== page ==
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July 1-8, 2008
|Tuesday, July 8, 2008
Our appreciation of Ici's conical confections did not command a cashflow to calorie comparison to convince us of their creamy, cooling consequence.
We both got their housemade cones ($3.25 each):
... which they hand roll and plug with a small shot of chocolate grout to prevent drips and reinforce their addictive quality. Chubby filled his with blueberry sherbet while I went with the candied pistachio ice cream. While the purple blob was a refreshing, fruity cooler, I was nutty for my pale green, enviable edible. Crunchy, sugar-crusted meats greeted my every bite of this rich kernel concoction.
Our selections today were much more successful than our last visit.
The 'scream line was streamlined:
... as orders were taken by a couple of scooping associates from those further back in the queue. The chilly reward made up for the crowd as well as the psychological torture witnessed during our wait.
|Monday, July 7, 2008
... when we finished perusing their extensive tea list.
There is currently no food made on site, but they have packaged salads and wraps. We were unaware that chef from Bubba's Diner (across the street) has extensive sushi making experience (from a stint working for a Japanese company.) These skills will be rolled out when Teapod begins their planned Sunday sushi bar sometime in the near future.
The couple who run this new leafatorium, Jaimie and Chris, infuse their place:
... with warmth and we plan to steep by again to check out some of their other offerings.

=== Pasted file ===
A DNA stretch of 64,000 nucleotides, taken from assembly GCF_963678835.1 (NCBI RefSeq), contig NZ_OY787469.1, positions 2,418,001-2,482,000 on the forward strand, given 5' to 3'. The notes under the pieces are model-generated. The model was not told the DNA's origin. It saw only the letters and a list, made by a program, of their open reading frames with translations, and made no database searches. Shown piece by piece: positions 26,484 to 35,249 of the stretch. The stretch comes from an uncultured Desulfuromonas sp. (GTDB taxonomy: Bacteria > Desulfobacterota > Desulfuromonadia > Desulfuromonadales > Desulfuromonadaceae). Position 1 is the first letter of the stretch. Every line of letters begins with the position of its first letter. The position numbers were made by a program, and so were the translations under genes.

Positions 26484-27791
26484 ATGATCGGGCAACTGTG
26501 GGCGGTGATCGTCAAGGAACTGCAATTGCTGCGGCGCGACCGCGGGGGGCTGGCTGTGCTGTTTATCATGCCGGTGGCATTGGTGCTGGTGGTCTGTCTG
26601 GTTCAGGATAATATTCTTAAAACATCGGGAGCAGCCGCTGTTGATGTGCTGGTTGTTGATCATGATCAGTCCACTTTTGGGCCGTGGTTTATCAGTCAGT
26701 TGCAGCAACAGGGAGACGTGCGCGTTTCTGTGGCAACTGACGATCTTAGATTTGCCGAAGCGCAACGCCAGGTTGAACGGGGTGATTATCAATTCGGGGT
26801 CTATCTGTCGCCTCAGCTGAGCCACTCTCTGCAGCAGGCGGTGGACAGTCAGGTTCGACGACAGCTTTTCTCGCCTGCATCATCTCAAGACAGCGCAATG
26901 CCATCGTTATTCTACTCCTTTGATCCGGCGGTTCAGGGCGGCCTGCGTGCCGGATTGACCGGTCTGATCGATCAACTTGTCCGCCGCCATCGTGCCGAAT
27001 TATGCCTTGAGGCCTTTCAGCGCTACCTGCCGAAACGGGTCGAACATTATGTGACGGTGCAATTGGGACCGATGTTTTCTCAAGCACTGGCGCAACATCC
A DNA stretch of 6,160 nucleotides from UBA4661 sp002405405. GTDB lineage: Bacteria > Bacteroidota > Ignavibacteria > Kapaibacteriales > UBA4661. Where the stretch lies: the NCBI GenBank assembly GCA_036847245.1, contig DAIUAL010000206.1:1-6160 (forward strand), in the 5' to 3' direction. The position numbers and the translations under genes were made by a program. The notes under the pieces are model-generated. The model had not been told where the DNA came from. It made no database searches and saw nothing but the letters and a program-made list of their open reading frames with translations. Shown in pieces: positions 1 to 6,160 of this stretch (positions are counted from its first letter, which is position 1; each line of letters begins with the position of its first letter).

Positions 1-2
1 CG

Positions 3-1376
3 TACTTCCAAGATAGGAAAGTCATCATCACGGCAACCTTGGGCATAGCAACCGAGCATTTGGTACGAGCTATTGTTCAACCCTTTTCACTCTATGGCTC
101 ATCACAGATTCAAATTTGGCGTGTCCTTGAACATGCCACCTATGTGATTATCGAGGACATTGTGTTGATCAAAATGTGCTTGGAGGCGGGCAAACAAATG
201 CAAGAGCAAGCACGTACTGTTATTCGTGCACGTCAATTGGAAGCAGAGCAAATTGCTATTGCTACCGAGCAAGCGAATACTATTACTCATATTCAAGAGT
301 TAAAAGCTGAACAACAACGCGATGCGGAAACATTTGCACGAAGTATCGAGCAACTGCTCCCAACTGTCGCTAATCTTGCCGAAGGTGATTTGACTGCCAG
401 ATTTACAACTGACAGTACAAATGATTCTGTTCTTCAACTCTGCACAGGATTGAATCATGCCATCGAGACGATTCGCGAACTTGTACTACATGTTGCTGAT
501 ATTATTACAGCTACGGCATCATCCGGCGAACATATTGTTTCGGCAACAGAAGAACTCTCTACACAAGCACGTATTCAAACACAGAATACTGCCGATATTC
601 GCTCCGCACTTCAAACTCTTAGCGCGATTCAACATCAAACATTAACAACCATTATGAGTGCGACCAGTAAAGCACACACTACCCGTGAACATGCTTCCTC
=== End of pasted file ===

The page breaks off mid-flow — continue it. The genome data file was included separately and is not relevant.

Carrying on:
Teapod Organic Tea Bar
|Sunday, July 6, 2008
Not only do they make child-safe varieties (like their luscious peanut butter filled butterflies):
.. there are also ones that they infuse (and pair) with Teance Tea:
... as well as a parade of fruity, nutty and caramel-filled nuggets. They even make moutho-degradable boxes with edible chocolate artwork – the ultimate in green packaging.
After you spend this week camped out in line for your new iPhone, you will be in the mood for a culinary treat. If you have been shy about visiting the Charles Chocolate Bar:
...there is no better time than next Saturday. You can taste their goods, scope out their new enrobing machine and sync up a different kind of pod to your cereal port.
Mark your calendar
Charles Chocolates is having their annual open house on July 12th from 2-7 p.m.
The event is free and a 10% discount will be given on purchases made during the event.
You can't spell "brain freeze" without "free" and this Friday, July 11th (aka 7/11) the convenience store that brought you the Slurpee will be giving them out at snow-charge.